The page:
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    • Export Citation
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    TverskyAKahnemanD. The framing of decisions and the psychology of choice. Science1981;211:453458.

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    KahnemanD. Thinking Fast and Slow. New York, NY: Farrar, Straus, and Giroux; 2011.

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Dr. Nabhan is a Vice President and Chief Medical Officer of Cardinal Health Specialty Solutions, a division of the biopharmaceutical segment of Cardinal Health. He works across all business units of specialty solutions providing resources to pharmaceutical companies, providers, payers, patients, and policy makers.

Dr. Nabhan is heavily engaged in data analytics, strategic initiatives, regulatory, and logistical initiatives in a value-based environment and a rapidly changing landscape of healthcare delivery. He is interested in developing strategies to improve cancer care delivery in an era where reimbursement models are changing. His focus is on the business and economic aspect of oncology as they impact all stakeholders.

Dr. Nabhan is a hematologist and medical oncologist with special interests in malignant hematology (leukemias and lymphomas) and genitourinary malignancies. He has been the primary investigator on many clinical trials, and has authored more than 200 peer-reviewed articles, abstracts, or book chapters.

Prior to joining Cardinal Health, Dr. Nabhan was the Medical Director of the Clinical Cancer Center at the University of Chicago overseeing the clinical operations of cancer clinics. He was instrumental in obtaining the QOPI certification for the University of Chicago and an integral member of the team implementing clinical care pathways.

The ideas and viewpoints expressed in this editorial are those of the author and do not necessarily represent any policy, position, or program of NCCN.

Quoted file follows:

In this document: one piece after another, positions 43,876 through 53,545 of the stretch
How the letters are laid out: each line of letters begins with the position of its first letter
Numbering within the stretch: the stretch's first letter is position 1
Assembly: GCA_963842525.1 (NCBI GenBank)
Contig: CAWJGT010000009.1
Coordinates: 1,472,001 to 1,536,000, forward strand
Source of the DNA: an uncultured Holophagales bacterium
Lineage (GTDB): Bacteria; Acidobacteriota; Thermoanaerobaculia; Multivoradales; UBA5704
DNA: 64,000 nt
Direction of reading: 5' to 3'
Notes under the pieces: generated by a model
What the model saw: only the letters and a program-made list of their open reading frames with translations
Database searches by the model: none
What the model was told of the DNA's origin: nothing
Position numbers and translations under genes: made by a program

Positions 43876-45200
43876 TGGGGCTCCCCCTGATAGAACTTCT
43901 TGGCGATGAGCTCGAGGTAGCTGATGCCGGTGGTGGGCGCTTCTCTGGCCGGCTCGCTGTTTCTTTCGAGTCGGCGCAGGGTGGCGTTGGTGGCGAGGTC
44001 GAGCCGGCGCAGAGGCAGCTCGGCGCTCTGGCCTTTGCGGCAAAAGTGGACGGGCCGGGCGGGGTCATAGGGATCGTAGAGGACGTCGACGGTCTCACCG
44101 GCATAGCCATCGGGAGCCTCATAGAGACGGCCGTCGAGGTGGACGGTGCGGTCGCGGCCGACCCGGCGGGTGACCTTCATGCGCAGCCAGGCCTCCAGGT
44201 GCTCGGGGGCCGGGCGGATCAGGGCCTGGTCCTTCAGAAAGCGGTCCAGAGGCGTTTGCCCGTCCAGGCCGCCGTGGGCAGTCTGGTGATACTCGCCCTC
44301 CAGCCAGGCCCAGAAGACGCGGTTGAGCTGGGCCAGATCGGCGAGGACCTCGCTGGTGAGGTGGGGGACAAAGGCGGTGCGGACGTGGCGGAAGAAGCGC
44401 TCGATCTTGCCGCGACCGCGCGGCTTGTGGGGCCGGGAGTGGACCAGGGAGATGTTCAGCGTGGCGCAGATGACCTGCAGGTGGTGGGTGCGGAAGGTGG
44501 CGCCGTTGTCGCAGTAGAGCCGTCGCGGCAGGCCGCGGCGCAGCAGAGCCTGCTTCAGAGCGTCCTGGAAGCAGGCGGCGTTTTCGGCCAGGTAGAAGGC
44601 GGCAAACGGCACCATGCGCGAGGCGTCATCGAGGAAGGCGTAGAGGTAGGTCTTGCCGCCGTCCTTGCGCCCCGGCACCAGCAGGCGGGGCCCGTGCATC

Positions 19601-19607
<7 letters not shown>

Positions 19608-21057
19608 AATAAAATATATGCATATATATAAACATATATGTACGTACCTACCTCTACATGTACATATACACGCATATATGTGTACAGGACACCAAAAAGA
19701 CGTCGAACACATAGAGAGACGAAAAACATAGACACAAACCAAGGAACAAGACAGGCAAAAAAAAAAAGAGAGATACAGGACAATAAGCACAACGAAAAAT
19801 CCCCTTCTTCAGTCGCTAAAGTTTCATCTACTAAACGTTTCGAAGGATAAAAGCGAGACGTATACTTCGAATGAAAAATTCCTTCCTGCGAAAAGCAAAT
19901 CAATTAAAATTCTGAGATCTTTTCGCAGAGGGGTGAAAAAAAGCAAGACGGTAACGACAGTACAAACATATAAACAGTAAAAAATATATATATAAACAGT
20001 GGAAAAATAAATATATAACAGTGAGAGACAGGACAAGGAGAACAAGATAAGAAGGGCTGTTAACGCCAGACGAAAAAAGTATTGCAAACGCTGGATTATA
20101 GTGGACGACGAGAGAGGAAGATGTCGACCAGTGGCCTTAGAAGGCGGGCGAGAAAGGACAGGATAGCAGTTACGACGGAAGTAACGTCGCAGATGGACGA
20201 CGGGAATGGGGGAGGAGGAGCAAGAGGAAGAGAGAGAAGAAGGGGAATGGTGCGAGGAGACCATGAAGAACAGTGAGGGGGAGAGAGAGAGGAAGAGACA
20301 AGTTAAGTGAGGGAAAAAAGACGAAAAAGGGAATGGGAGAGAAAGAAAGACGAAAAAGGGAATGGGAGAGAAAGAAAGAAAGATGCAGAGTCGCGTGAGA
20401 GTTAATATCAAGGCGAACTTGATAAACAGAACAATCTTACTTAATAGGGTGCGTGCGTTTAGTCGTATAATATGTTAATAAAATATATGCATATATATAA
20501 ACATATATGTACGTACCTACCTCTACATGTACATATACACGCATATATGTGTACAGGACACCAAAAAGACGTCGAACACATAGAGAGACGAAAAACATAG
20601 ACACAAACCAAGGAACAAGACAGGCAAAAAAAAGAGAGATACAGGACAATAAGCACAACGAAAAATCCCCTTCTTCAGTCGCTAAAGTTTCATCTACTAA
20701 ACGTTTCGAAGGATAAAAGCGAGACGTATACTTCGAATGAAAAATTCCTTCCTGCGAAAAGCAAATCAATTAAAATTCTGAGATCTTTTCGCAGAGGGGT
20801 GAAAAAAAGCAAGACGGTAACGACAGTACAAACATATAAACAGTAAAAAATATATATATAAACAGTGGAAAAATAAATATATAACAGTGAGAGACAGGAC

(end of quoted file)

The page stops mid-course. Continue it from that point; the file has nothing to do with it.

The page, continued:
Bruce A. Feinberg, DO, serves as Vice President of Clinical Affairs and Chief Medical Officer for Cardinal Health Specialty Solutions. He works across the specialty solutions businesses, consulting with payers, providers, pharma, patients, and policy makers. Dr. Feinberg has played a vital role in the nascent value-based healthcare movement and was instrumental in developing PathWare, leading decision support and transaction software. Since joining Cardinal Health, Dr. Feinberg has made more than 70 peer-reviewed contributions to value-based healthcare literature. In 2015, Dr. Feinberg was honored as a PharmaVoice 100 most inspirational life-science leaders.

Dr. Feinberg is the author of bestselling books and has been consulted by prominent national media outlets, including The New York Times, Wall Street Journal, Forbes, and CNN. As host of The Weekly Check-Up on WSB Radio in Atlanta, he provides the community the latest health information and an opportunity to express their views on health and medicine.

Prior to joining Cardinal Health, Dr. Feinberg was the founder and CEO of Georgia Cancer Specialists (GCS), one of the first and largest integrated oncology specialty practices in the United States. At GCS, he pioneered health information technology, the pathways movement, and the oncology medical home, publishing the first report of their impact on financial and clinical outcomes in 1998.

Article Sections

References

  • 1.

    SheingoldSNguyenNX. Impacts of generic competition and benefit management practices on spending for prescription drugs: evidence from Medicare's Part D benefit. Medicare Medicaid Res Rev2014;4.

    • Search Google Scholar
    • Export Citation
  • 2.

    HakimARossJS. Obstacles to the adoption of biosimilars for chronic diseases. JAMA2017;317:21632164.

  • 3.

    WeiseMBielskyMCDe SmetK. Biosimilars: what clinicians should know. Blood2012;120:51115117.

  • 4.

    WeiseMKurkiPWolff-HolzE. Biosimilars: the science of extrapolation. Blood2014;124:31913196.

  • 5.

    TverskyAKahnemanD. Judgment under uncertainty: heuristics and biases. Science1974;185:11241131.

  • 6.

    KhullarDChokshiDAKocherR. Behavioral economics and physician compensation—promise and challenges. N Engl J Med2015;372:22812283.

  • 7.

    SkinnerJSVolppKG. Replacing the Affordable Care Act: lessons from behavioral economics. JAMA2017;317:19511952.

  • 8.

    NabhanCFillmanJErnstFRFeinbergBA. Community oncologists' perception and understanding of biosimilars' role in oncology. Presented at the ISPOR 22nd Annual International Meeting; May20–242017; Boston, MA. Available at: https://www.ispor.org/ScientificPresentationsDatabase/Presentation/71071. Accessed November 27 2017.

    • Search Google Scholar
    • Export Citation
  • 9.

    TverskyAKahnemanD. The framing of decisions and the psychology of choice. Science1981;211:453458.

  • 10.

    KahnemanD. Thinking Fast and Slow. New York, NY: Farrar, Straus, and Giroux; 2011.